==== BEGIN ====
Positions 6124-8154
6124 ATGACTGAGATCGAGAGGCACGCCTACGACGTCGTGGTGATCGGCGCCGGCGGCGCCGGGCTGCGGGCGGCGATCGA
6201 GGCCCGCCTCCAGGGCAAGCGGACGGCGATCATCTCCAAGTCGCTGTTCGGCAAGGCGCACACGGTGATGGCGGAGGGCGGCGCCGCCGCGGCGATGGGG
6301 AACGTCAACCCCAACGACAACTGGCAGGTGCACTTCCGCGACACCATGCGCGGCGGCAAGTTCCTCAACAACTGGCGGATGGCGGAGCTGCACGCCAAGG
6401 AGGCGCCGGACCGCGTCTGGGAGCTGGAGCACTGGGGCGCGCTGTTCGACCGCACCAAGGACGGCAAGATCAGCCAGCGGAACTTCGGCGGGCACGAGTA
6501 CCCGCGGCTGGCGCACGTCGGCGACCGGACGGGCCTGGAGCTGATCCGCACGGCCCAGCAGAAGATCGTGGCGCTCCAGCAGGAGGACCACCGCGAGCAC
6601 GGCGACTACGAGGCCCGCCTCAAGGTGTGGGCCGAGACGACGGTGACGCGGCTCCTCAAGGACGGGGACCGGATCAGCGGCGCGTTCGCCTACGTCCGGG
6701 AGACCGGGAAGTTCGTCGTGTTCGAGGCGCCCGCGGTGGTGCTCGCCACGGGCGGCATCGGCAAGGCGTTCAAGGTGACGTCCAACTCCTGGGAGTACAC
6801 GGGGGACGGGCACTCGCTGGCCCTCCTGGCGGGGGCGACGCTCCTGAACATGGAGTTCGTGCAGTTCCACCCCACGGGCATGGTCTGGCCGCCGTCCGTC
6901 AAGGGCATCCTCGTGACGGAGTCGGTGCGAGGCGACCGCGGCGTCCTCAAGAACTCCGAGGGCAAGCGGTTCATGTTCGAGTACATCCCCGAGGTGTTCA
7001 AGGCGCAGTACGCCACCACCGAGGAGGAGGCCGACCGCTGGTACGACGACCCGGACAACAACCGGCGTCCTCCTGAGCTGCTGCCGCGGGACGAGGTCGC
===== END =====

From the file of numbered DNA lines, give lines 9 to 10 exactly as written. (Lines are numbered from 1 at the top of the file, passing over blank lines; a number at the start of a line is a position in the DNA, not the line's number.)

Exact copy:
6801 GGGGGACGGGCACTCGCTGGCCCTCCTGGCGGGGGCGACGCTCCTGAACATGGAGTTCGTGCAGTTCCACCCCACGGGCATGGTCTGGCCGCCGTCCGTC
6901 AAGGGCATCCTCGTGACGGAGTCGGTGCGAGGCGACCGCGGCGTCCTCAAGAACTCCGAGGGCAAGCGGTTCATGTTCGAGTACATCCCCGAGGTGTTCA